B. This is for new carvers, you beginners as well for us seasoned carvers. Here is what I teach every new carver and I will list it in steps. After all the years I have taught carving, this still holds true. I have just refind it over the years and I am giving it to you for free so I hope you take advantage of this (I am saying this because I have come to know that people seem to have it in their minds that they get what they pay for and on this blog it is FREE. So my dear friend if it will ease your mind and make you feel any better that you have to pay for what you get, you are welcome to go to
C. All carvings consist of four basic types of cuts.
- VERTICAL CUT
- HORIZONTAL CUT
- DIAGONAL CUTS
- CIRCULAR CUTS
E. My first exercise for you is to do a series of these types of cuts on incised rectangles and arches (about a 1/2 inch wide and 3 inches long) until you get really good at it.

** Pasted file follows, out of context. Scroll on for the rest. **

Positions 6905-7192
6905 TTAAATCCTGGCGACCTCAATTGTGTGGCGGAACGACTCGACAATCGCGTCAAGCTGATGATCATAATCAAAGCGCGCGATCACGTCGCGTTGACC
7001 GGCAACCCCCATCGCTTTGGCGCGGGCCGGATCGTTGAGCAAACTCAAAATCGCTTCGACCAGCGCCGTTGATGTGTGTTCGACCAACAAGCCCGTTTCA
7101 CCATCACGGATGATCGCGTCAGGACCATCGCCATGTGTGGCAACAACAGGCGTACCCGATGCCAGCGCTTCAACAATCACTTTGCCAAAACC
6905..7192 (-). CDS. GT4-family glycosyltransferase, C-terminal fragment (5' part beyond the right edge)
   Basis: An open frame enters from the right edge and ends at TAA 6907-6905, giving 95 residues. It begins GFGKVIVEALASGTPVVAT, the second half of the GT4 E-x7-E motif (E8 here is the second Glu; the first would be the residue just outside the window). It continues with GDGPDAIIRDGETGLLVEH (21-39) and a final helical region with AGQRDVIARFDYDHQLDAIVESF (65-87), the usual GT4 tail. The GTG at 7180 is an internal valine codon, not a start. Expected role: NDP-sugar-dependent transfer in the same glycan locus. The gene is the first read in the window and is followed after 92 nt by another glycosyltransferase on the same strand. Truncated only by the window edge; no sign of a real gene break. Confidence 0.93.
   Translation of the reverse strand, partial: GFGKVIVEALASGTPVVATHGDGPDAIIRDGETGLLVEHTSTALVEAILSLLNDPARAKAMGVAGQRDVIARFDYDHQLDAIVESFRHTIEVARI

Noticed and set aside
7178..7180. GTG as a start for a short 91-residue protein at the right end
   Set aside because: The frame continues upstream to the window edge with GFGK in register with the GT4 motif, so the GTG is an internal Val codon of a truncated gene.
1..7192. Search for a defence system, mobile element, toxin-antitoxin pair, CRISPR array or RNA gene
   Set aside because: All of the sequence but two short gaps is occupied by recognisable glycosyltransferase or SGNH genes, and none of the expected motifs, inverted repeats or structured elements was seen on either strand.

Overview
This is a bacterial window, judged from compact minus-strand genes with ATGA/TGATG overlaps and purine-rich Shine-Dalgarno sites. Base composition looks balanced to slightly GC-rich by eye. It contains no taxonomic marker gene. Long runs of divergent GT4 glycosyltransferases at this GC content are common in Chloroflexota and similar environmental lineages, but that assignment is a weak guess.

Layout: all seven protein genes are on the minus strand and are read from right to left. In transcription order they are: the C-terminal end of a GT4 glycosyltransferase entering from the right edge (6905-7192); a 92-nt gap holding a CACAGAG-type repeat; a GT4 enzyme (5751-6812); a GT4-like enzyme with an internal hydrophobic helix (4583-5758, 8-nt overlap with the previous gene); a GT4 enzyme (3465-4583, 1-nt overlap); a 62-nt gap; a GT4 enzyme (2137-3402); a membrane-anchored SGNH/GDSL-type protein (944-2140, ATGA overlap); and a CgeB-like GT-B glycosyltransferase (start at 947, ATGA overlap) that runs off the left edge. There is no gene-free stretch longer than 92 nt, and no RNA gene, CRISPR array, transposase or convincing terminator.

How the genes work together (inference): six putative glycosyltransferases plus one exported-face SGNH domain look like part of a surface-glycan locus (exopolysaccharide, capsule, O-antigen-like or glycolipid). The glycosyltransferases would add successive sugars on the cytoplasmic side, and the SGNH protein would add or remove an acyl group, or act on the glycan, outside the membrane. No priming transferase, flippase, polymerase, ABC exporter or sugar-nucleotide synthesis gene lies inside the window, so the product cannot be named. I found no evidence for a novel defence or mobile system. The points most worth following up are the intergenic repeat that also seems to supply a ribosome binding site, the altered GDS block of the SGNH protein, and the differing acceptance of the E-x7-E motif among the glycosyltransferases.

F. The second exercise is to create a series of design elements (keeping them from zero to about an inch wide) which incorporates all of these cuts.
G. The third exercise is to carve a sign with 3 inch incise letters such. Use "WELCOME" or "OPEN" as these both of these include these four basic cuts. I refer to these as the sparing partners (just like every boxer does to ready themselves for a fight). As you become proficient at these you can literally go to any style carving without having to think about your cuts. This leaves your mind free to concentrate on your subject matter.
H. I don't care what you are planning to carve. Whether its a carousel horse or anything else in the round, or a relief carving, or carving signs, this is the absolute best way to get started. This is the key to fast proficient carving.
I. Or you can jump right into whatever your finished project maybe and dinker around with it, slice by slice until you finally give up out of frustration, which I have seen over and over again.
By following this method, all other carvings become easier to do in the long run. If you want more in depth coverage on this, I do have all this and more available in my book.
"By warming up carving just a 20 minute Welcome Signs before starting a commission, means I won't have to think about my cuts, tools, or wood grain. I just have to concentrate on the subject matter."
Terry R. Wolff